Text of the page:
Cricket’s looming law changes: All the important tweaks you need to know
- Antoinette Muller
- 07 Mar 2017 (South Africa)
A new Code of Laws will be introduced from October 2017 which will include changes to rules on bat thickness, Mankad dismissals, penalty runs and send-offs. By ANTOINETTE MULLER.
The Marylebone Cricket Club (MCC) confirmed on Tuesday that a new Code of Laws will be introduced later this year following recommendations from the MCC Cricket Committee, who met in Mumbai last December.
MCC has been the owner and arbiter of cricket laws since the 18th century “and continues to be a robust law-maker and guardian of the Spirit of Cricket today”, to quote www.lords.org. Lord’s cricket ground is owned by the MCC.
Among the biggest changes is a limit on bat sizes – something that has been in the spotlight for some time now – which the committee hopes will “redress the battle between bat and ball”.
“The bat size issue has been heavily scrutinised and discussed in recent years,” the MCC’s head of cricket John Stephenson explained in an MCC statement. “We believe the maximum dimensions we have set will help redress the balance between bat and ball, while still allowing the explosive, big hitting we all enjoy.”
Here’s an overview of some of the key changes.
Restrictions on bat sizes
The maximum permitted dimensions of a cricket bat will be 108mm in width, 67mm in depth with 40mm edges. Much like the ball gauge that is currently used to check whether a ball has gone out of shape, a bat gauge will be used to ensure that players follow the rules. Amateur cricketers will be given a grace period, but professionals will have to get with the programme right away. Last year, The Australian reported that a player such as David Warner has a bat almost 18mm bigger than would be allowed by the new law. The recommendation was backed by former players Ricky Ponting, Kumar Sangakkara, Sourav Ganguly and Rod Marsh.
Curbing bad behaviour
Umpires will be given the authority to effectively “red card” a player and award five penalty runs to the opposition. This has largely been done to address bad behaviour in lower levels of the game and will see the introduction of four levels of offences, judged by the umpires.
“We felt the time had come to introduce sanctions for poor player behaviour and research told us that a growing number of umpires at grass-roots level were leaving the game because of it,” Stephenson said.
“Hopefully these sanctions will give them more confidence to handle disciplinary issues efficiently, whilst providing a deterrent to the players.”
It is up to the ICC to decide whether they will accept all law amendments for the international game. The MCC say that they expect this to be the case which means we could see penalty runs awarded more frequently based on the offences.
A level one offence under the new code will include excessive appealing and showing dissent at an umpire’s decision. This will result in a warning and a second level one offence will result in five penalty runs.
Level two offences, including “throwing the ball at a player or making deliberate physical contact with an opponent during play”, will also result in five penalty runs.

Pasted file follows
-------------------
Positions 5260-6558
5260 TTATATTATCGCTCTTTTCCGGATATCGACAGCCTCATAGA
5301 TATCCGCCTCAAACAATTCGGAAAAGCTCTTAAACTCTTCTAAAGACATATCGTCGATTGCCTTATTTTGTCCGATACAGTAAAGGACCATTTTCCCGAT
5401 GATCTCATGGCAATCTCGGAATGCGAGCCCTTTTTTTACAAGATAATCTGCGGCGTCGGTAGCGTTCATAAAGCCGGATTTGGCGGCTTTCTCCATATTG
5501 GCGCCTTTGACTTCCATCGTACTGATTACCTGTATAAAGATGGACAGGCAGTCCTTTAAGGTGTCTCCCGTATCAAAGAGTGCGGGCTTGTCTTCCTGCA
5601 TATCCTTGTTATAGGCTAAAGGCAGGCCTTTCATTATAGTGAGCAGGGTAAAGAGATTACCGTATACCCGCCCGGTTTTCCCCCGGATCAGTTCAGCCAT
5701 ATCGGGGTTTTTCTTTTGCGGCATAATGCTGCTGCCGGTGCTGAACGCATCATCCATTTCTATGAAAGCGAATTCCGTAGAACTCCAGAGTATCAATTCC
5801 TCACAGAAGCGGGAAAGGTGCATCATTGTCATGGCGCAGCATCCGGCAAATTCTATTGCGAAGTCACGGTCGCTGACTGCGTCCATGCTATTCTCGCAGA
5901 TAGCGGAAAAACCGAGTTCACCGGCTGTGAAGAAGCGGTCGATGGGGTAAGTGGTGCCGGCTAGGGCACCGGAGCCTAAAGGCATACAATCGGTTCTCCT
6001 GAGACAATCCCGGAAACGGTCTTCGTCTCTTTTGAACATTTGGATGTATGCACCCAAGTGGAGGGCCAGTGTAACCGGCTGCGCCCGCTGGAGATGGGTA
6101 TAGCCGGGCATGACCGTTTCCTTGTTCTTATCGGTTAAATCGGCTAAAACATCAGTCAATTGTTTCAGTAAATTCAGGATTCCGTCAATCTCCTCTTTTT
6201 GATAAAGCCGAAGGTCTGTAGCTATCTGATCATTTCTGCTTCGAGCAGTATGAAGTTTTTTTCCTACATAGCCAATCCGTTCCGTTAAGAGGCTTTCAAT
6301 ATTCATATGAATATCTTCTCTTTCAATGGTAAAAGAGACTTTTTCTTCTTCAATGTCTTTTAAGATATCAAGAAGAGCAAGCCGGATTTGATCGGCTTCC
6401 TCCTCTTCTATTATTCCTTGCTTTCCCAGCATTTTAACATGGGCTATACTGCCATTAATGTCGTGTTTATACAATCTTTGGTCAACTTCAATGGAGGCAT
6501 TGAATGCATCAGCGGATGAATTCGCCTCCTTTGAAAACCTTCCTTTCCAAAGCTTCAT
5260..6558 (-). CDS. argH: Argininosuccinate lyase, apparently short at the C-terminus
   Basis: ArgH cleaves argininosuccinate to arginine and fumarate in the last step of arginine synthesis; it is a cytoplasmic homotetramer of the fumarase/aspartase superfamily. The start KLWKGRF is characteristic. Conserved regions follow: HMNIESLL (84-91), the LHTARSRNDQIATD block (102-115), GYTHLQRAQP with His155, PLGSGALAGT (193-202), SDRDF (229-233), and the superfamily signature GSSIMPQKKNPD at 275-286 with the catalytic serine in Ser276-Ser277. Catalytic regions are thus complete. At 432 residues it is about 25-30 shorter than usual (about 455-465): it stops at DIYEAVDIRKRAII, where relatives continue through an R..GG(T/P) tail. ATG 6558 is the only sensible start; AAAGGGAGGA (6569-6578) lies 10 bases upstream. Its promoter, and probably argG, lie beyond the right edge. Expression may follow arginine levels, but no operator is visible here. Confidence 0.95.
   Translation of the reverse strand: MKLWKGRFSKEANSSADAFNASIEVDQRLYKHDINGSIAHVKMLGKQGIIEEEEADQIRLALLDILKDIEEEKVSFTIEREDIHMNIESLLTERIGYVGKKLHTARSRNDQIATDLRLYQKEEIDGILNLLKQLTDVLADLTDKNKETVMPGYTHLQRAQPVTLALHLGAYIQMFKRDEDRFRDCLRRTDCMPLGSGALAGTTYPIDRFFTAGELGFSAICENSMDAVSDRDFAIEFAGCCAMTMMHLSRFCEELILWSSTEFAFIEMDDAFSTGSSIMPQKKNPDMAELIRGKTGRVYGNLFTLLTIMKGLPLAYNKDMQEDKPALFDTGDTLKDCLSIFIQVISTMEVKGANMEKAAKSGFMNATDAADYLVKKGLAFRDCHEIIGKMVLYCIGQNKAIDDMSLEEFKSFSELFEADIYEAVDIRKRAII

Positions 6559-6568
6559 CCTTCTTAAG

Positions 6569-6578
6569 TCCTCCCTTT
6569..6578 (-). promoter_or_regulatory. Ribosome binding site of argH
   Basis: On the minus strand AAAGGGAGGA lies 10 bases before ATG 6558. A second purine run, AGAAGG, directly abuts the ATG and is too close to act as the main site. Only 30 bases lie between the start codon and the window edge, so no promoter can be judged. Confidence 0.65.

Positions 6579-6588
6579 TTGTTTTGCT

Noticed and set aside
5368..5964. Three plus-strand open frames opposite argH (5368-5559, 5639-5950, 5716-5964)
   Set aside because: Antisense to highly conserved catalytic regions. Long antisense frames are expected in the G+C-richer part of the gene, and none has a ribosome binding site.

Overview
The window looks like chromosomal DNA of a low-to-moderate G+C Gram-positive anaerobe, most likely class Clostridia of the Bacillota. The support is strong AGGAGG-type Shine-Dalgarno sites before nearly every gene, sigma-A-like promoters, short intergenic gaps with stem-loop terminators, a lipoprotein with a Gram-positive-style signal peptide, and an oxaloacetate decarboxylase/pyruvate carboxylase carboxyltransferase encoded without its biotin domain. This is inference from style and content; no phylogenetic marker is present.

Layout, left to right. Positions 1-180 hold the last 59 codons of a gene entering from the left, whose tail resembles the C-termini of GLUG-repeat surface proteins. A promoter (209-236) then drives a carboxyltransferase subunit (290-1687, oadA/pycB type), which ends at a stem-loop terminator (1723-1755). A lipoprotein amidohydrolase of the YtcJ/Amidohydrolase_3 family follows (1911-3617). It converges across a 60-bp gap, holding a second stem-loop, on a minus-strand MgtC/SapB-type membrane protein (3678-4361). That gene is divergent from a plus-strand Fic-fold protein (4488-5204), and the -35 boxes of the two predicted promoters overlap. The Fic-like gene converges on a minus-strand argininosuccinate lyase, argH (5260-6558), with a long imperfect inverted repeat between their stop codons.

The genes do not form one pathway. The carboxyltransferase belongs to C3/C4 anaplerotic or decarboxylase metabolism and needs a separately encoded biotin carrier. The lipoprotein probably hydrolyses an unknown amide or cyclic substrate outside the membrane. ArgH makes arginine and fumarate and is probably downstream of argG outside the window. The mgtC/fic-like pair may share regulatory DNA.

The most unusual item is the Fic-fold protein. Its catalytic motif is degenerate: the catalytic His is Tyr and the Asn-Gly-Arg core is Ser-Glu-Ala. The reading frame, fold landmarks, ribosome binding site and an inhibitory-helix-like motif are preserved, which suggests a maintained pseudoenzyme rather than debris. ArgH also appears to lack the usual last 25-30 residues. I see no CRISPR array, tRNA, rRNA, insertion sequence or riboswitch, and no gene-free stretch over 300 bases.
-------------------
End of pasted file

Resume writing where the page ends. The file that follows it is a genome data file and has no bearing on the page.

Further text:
Offences in level three, include intimidating an umpire or threatening to assault another player, team official or spectator, will result in five penalty runs as well as removing the player for a set number of overs.
The most serious offences, at level four, include threatening an umpire or committing any act of violence on the field of play and will result in five penalty runs being awarded and the possible permanent removal of the offending player.
While it is unlikely that we’ll see level four offences in the international game, penalty runs for excessive appealing could very well be a punishment for some international sides.
Change to the run-out law and bouncing bats
Batsmen will now be a little safer when attempting a risky run and having to dive to make their ground. Batsmen who dive to make their ground and whose bats “bounce” (as in aren’t touching the ground) will not be out as long as they have grounded their bat or part of their body over the line and they are still heading forward (not attempting another run) – players will be safe.
A change to Mankading
The proposed amendment makes it easier to run out non-strikers who are dozing or backing up too far. It rules that, if a non-striker is out of their crease “from the moment the ball comes into play to the instant when the bowler would normally have been expected to release the ball”, they can be run out. The current law only allows “Mankading” before a bowler enters his delivery stride. Technically, the proposed change means a bowler could attempt a run-out from the top of their run-up.
Gender equality at last
Despite women having played cricket since the 1800s, the laws aren’t written in a way that is neutral to both sexes. For the first time, he/she will be used. “Batsman” will stay the same, though, as it is used in both the men’s and women’s game. DM
Photo: South Africa captain AB de Villiers batting. One Day International Cricket. New Zealand Black Caps v South Africa Proteas. Eden Park, Auckland. New Zealand. Saturday 4 March 2017 © Copyright photo: Andrew Cornaga / www.photosport.nz
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